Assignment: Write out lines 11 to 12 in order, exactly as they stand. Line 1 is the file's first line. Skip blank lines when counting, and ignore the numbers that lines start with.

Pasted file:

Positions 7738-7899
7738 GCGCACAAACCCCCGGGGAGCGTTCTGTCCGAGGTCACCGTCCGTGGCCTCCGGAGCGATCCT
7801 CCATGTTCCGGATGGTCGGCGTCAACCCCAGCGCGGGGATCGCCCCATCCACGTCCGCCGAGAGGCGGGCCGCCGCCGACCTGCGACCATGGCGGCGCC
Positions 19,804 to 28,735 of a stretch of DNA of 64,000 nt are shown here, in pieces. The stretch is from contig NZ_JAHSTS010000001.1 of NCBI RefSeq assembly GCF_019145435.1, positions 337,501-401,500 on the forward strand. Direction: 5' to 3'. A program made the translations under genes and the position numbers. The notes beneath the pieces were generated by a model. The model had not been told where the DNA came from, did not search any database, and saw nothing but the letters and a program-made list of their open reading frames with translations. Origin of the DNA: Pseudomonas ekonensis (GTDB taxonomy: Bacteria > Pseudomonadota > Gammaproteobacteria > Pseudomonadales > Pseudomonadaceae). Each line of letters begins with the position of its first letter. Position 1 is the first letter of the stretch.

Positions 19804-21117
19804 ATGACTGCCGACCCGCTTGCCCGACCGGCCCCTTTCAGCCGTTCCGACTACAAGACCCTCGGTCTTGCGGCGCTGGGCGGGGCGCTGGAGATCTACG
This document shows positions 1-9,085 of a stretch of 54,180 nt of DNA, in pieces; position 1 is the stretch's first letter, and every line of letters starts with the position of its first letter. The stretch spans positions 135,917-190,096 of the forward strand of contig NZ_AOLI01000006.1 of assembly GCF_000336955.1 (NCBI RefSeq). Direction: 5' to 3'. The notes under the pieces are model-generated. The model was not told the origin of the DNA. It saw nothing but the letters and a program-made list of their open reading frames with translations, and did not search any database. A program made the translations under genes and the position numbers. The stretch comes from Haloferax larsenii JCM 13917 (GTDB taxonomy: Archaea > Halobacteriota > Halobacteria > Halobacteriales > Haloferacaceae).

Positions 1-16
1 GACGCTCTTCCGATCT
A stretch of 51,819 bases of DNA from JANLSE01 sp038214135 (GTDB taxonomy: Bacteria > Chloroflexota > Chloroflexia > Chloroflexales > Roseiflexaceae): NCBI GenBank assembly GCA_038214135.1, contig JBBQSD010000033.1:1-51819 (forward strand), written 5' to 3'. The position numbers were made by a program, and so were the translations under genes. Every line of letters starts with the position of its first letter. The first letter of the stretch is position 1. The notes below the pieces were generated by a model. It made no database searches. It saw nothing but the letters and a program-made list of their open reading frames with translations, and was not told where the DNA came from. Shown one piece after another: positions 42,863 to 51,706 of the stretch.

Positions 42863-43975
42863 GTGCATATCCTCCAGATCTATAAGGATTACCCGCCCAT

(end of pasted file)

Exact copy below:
Positions 42863-43975
42863 GTGCATATCCTCCAGATCTATAAGGATTACCCGCCCAT